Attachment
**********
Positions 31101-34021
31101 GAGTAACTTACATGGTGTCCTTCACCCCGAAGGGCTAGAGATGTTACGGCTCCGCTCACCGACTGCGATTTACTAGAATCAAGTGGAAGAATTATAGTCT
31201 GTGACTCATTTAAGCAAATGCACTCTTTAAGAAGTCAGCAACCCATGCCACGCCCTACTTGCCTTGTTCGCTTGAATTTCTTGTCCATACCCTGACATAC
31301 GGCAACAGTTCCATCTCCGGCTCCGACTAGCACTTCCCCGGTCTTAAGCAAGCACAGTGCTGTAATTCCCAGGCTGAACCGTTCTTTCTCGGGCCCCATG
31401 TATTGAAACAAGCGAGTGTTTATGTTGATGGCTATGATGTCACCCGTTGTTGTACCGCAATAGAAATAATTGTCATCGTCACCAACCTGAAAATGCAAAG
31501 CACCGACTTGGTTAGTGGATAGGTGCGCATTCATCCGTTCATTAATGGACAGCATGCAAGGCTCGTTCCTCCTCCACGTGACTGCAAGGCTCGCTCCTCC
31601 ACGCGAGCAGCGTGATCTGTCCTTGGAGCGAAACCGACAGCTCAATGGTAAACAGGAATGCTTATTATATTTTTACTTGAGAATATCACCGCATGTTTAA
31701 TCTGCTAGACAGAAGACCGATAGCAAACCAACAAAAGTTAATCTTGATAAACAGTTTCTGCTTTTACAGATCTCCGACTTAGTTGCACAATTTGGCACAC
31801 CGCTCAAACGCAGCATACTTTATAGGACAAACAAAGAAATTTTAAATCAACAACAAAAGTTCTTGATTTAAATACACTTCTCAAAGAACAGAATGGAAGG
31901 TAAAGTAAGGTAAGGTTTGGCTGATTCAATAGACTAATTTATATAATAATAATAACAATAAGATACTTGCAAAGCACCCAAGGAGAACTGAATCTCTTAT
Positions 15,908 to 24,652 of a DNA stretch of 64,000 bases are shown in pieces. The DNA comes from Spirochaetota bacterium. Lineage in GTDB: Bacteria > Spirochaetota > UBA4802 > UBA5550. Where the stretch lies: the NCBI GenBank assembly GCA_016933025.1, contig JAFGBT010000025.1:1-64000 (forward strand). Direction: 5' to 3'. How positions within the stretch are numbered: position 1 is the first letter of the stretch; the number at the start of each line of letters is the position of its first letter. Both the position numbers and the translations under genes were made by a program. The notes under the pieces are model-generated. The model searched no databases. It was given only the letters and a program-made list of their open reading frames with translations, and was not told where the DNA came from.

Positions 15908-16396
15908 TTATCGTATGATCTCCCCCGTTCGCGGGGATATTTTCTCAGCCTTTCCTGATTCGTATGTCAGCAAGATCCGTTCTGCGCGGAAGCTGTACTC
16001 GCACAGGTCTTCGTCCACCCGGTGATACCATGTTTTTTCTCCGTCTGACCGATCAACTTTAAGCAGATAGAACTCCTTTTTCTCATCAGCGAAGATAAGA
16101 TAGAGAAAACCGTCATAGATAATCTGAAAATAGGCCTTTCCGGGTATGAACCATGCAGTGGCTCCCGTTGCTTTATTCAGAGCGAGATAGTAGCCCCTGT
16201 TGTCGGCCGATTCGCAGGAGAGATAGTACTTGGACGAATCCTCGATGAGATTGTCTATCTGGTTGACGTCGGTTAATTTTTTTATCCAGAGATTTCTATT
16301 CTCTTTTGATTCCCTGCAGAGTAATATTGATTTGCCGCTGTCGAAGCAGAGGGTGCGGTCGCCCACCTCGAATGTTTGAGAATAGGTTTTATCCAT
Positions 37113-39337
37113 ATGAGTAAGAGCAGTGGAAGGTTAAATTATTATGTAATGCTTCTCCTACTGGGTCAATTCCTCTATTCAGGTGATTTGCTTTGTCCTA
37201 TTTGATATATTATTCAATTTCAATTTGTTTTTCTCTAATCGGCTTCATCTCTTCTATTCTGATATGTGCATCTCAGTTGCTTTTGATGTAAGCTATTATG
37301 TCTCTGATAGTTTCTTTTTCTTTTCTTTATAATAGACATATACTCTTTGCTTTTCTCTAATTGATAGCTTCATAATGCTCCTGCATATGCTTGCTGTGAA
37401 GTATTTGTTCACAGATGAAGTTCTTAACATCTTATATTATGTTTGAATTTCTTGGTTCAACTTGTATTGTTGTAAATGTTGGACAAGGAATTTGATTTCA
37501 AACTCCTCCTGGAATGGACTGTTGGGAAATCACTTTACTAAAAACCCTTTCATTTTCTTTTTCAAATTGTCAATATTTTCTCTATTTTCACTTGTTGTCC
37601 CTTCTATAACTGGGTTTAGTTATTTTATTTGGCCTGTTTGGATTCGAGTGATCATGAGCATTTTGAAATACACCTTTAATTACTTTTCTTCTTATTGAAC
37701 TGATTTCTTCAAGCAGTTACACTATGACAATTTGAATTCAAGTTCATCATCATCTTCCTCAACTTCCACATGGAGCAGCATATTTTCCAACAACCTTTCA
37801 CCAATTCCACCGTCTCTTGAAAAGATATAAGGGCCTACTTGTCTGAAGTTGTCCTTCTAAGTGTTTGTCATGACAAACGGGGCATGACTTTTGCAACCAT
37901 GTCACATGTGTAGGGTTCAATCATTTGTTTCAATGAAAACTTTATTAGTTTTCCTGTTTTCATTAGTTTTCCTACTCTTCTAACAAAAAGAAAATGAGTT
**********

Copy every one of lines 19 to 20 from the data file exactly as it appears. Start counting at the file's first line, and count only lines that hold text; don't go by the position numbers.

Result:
37113 ATGAGTAAGAGCAGTGGAAGGTTAAATTATTATGTAATGCTTCTCCTACTGGGTCAATTCCTCTATTCAGGTGATTTGCTTTGTCCTA
37201 TTTGATATATTATTCAATTTCAATTTGTTTTTCTCTAATCGGCTTCATCTCTTCTATTCTGATATGTGCATCTCAGTTGCTTTTGATGTAAGCTATTATG